As with any other part of your body, your testicles are susceptible to injury, disease and a wide range of conditions. And as with your prostate, bladder and kidneys, being in tune with your testicular health is of utmost importance, particularly if you want to have kids.
The testicles are part of the male reproductive system. They have two main functions: to make male hormones such as testosterone and to make sperm. Keeping them in safe and in tip-top shape isn’t hard: here are four golden tips for keeping your testicles healthy!
Regularly examining your testicles for any abnormalities is the best way to detect cancer early. Scheduling in a simple self-examination once a month at home is a great idea.
Here’s how to do it:
• First off, it’s best to do this after a warm bath or shower, when the skin of the scrotum is most relaxed
• Hold your penis out of the way
• Gently roll each testicle between your fingers and thumb, one at a time
• Check for any hard lumps, nodules or abnormalities (changes in the size or shape of the testicle)
• If you find anything of concern, you should see your doctor immediately
Each testicle has a small coiled tube on the upper or middle outer side of the testicle that may feel like an abnormality. This is the epididymis and is a part of the testes, so don’t fret!
This may seem like a no-brainer, but you’d be surprised how often it doesn’t happen. In Australia, cricket is the only sport where wearing protection for the nether regions is the norm, however, there are a range of options available for other common sports like rugby and soccer (which are nowhere near as awkward as a standard cricket cup, by the way).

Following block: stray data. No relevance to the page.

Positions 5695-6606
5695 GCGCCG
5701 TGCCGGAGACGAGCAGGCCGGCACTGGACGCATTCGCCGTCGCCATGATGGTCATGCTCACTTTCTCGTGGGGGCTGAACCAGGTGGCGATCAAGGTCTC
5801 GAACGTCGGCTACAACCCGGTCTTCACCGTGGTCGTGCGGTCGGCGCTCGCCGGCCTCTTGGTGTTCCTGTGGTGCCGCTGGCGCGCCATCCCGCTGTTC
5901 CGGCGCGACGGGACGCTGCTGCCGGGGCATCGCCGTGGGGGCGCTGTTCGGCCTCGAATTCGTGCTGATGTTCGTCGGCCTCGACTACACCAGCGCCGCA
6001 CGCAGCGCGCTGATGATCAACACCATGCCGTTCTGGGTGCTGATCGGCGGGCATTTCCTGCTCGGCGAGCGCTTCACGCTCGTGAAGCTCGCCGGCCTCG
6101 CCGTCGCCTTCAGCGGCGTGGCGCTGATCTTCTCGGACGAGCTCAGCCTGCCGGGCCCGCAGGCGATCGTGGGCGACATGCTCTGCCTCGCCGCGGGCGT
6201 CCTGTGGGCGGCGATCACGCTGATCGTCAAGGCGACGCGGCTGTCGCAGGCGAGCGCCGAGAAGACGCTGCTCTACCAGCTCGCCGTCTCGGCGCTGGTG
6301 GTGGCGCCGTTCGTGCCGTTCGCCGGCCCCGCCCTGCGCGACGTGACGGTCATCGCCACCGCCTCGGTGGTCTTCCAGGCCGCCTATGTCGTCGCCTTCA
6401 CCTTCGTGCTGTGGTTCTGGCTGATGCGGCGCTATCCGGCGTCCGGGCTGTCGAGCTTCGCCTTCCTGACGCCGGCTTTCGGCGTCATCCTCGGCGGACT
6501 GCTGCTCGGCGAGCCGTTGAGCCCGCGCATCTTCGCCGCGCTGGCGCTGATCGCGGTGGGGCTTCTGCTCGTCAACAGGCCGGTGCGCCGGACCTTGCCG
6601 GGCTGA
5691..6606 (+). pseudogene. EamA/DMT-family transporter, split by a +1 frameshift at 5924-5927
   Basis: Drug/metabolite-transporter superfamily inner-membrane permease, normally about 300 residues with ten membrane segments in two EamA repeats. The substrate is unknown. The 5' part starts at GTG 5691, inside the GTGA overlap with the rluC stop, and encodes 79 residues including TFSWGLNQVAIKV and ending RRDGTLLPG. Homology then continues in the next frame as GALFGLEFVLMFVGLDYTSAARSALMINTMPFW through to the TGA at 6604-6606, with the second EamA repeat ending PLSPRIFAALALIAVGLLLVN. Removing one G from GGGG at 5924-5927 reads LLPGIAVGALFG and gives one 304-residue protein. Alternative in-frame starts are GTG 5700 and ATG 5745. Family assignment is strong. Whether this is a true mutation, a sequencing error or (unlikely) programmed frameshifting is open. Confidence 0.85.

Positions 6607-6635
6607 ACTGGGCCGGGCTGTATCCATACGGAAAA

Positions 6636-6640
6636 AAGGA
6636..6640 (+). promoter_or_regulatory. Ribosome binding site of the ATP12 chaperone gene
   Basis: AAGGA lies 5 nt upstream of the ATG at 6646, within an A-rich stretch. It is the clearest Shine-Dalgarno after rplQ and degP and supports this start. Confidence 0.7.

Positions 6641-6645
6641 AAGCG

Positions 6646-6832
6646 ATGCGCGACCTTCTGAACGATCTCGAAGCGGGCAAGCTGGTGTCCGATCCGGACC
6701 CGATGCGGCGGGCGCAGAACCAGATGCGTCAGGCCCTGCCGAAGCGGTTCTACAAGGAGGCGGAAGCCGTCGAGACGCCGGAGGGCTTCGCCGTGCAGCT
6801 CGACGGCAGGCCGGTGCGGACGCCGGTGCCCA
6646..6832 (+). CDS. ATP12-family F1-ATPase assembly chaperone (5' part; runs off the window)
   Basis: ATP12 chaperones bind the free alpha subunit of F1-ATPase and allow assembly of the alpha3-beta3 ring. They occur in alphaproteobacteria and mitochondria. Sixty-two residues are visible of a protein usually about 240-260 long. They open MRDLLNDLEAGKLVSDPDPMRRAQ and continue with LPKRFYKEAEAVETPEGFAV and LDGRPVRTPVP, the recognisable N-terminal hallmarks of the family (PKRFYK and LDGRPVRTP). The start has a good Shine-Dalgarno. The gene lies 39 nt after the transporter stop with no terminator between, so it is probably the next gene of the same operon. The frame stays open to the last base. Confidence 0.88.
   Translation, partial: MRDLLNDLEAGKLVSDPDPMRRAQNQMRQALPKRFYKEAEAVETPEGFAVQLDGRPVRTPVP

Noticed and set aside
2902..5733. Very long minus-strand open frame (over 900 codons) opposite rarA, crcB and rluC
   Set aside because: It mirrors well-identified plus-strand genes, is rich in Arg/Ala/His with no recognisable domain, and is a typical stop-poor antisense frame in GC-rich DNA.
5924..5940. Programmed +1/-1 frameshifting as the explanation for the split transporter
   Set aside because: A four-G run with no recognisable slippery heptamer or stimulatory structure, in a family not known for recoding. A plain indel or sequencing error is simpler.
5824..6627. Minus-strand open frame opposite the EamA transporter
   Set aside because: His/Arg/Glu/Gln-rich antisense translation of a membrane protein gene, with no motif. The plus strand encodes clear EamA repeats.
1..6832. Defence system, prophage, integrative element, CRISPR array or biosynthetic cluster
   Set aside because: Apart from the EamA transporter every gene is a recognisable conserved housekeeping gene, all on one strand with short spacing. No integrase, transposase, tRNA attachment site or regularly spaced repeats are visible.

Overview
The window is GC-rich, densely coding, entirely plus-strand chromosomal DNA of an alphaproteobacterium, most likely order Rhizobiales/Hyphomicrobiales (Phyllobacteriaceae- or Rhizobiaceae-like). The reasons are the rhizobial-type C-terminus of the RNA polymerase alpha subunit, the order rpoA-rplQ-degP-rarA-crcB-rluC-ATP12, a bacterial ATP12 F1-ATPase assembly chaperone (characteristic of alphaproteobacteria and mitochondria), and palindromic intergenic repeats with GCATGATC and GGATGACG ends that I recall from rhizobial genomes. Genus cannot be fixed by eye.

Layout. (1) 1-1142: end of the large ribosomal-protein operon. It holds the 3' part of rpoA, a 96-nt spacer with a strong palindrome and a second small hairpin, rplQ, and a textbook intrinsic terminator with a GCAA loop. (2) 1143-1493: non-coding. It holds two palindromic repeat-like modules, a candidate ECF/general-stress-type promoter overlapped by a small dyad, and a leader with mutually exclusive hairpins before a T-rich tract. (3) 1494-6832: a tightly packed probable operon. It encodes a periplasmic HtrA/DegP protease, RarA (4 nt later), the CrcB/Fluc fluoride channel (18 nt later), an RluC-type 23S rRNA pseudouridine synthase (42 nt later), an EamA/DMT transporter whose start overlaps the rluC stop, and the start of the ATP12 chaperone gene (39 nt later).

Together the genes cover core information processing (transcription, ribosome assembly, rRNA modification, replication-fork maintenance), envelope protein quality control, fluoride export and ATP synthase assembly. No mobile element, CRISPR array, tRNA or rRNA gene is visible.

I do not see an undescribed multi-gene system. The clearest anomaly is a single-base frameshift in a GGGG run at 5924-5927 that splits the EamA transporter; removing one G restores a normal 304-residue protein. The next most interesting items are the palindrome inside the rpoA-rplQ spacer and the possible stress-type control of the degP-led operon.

Do some research and consider what might work for you – it could save you a world of pain!
Smoking is a serious risk factor for a number of urologic conditions, including cancer in the bladder, kidneys, and prostate. Studies also suggest a close link between smoking cigarettes and testicular cancer. Cigarette smoke contains harmful carcinogens such as arsenic, which has been linked to several types of cancer when exposed to high levels.
A recent study published in Cancer has also suggested a link between smoking marijuana and testicular cancer, with findings indicating that recreational smokers may be twice as likely to develop testicular germ cell tumours, or nonseminomas. Multiple studies have also suggested that smoking has an adverse effect on sperm count, sperm mobility. Quit smoking (all kinds) – your testicles will thank you for it!
Oxidative stress is an important factor for the development of male infertility. There is extreme competition for oxygen in cells of the testes due the weakness of testicular arteries. Therefore, the testicular tissue and male reproductive system are particularly susceptible to oxidative stress. However, consumption of antioxidants can break down the oxidative chain reaction and increase the body’s capacity to fight free radical-induced oxidative stress, and therefore improve sperm production.
Oxidative stress is also linked to a number of chronic conditions. In particular, high levels of oxidative stress and the resulting inflammation in known to lead to many types of cancer, including testicular cancer.
Eating plenty of foods rich in antioxidants is great for testicular health (and your overall wellbeing). Fruits and vegetables are your best friend here: prunes, raisins, blueberries, blackberries, raspberries, strawberries, oranges, cherries, kale, spinach, Brussels sprouts, alfalfa sprouts, broccoli, red bell peppers, corn, and eggplant are just some of the foods that are rich in antioxidants.
If you have any questions about testicular health, testicular cancer, or would like to book an appointment, please don’t hesitate to get in touch! Dr Arianagyam is one of the most trusted urologists in Sydney.
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